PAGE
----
Greater Baltimore Community Housing Resource Board, Inc. (GBCHRB) October, 2002 / Vol. 8, No. 5


A newsletter about fair housing, community development, and neighborhood quality of life


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Urban Sprawl Especially Hurts Minorities, Study Says. Robert Bullard, co-editor of Sprawl City: Race, Politics, and Planning in Atlanta and several other studies, points out that the social effects of sprawl - increased economic and racial polarization - hurts minorities in education, employment, and housing. A major voice in the environmental justice movement, Bullard argues in "Race, Equity, and Smart Growth: Why People of Color Must Speak for Themselves" that improvements must be made in schools and transportation to make Smart Growth work. (BaltimoreSun, October 3, 2002:2B)

Report Finds Housing Costs Out of Reach for Many, As Gap Between Housing Costs and Income Widens. Maryland is Seventh Least Affordable State. Out of Reach, by the National Low Income Housing Coalition, found the "housing wage" - the amount a full-time worker has to earn to be able to afford a two-bedroom apartment at the fair market rent paying no more than 30% of income - increased 5% in 2001 to $14.66. In Maryland, the housing wage was $16.82 - well above many jobs. Maryland also had the largest increase in the housing wage for 2001, 13.2%. The Baltimore metro had the largest increase in the housing wage in 2002, 22.7%. (, October, 2002)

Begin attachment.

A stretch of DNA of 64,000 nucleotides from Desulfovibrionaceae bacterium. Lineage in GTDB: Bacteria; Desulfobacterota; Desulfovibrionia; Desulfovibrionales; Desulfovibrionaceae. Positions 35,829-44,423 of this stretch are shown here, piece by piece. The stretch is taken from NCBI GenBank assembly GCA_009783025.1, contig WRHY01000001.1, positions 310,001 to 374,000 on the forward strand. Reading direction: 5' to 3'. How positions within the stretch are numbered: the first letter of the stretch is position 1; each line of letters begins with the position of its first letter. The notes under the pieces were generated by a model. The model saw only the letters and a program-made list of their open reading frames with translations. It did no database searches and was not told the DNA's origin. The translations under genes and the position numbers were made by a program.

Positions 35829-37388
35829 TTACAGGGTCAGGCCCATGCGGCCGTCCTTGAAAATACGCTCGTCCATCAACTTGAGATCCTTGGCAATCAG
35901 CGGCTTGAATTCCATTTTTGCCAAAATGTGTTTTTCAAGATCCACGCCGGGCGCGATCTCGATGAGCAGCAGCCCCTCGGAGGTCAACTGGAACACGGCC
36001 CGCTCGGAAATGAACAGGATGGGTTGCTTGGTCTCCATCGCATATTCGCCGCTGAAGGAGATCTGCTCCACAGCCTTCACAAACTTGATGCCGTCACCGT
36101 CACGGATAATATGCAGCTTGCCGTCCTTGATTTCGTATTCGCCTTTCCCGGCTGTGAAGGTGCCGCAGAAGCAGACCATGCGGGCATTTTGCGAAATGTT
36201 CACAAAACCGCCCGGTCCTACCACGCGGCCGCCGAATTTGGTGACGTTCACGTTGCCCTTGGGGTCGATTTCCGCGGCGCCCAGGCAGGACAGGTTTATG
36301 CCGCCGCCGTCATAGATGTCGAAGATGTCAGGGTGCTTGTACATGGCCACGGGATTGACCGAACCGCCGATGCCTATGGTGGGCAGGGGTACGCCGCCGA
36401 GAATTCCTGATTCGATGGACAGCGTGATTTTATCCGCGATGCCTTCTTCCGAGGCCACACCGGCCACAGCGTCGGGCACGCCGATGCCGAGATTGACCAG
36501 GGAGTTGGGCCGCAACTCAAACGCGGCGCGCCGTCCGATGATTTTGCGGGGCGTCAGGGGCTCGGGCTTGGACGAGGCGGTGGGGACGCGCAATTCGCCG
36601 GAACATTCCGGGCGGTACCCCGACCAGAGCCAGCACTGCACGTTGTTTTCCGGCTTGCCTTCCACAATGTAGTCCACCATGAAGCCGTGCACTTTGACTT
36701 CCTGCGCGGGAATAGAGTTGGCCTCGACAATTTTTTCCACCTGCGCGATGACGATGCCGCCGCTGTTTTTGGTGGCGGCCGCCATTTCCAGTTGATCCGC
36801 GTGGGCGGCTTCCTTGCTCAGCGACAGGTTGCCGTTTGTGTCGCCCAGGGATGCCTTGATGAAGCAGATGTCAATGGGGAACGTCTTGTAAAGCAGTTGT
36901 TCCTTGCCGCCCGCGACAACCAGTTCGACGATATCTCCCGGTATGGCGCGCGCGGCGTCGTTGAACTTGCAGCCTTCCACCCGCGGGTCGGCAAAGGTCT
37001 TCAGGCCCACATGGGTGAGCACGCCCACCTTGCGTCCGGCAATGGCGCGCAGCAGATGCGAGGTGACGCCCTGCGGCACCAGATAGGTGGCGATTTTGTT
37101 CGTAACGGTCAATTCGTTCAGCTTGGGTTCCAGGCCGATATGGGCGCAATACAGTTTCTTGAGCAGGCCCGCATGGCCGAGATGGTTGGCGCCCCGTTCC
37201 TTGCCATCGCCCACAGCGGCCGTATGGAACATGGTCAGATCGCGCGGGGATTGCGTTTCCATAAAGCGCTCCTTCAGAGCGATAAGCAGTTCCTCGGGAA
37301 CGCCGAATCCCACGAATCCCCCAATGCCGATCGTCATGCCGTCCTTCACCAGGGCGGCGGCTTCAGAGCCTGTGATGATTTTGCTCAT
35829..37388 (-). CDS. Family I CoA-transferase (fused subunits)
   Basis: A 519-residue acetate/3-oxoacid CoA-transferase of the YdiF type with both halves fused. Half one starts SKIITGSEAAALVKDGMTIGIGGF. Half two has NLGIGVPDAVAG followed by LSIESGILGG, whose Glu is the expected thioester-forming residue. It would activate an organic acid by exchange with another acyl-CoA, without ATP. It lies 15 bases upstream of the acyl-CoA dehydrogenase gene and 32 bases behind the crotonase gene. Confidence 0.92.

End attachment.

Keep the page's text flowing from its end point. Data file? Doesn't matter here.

Habitat for Humanity & Mental Health Groups Join to Create Home Ownership. Habitat announced a partnership campaign with the National Alliance for the Mentally Ill and the National Mental Health Association to build homes with families where one or more are being treated for a mental illness. (The NIMBY Report, September, 2002:6)

Recent Studies (Mostly) Find Significant Benefit from the Community Reinvestment Act (CRA). A 2002 study by Harvard's Joint Center for Housing Studies (The 25th Anniversary of the Community Reinvestment Act: Access to Capital in an Evolving Financial Services System) found a 77% increase in loans to low-moderate households, 94% to African-Americans, 140% to Hispanics. Despite these gains, the number of loans and the homeownership rates for minorities still are below Caucasians. The study also found that financial institutions were now more likely to make loans in low-income communities. However, another study by the Brookings Institution Center on Urban and Metropolitan Policy, Bigger, Faster... But Better? How Changes in the Financial Services Industry Affect Small Business Lending in Urban Areas - found small-business loans in low-income communities are decreasing and branch banking was reduced. The rapid consolidation in the banking industry was identified as the primary cause. (HUD's Urban Research Monitor, May-June, 2002:1-2,5)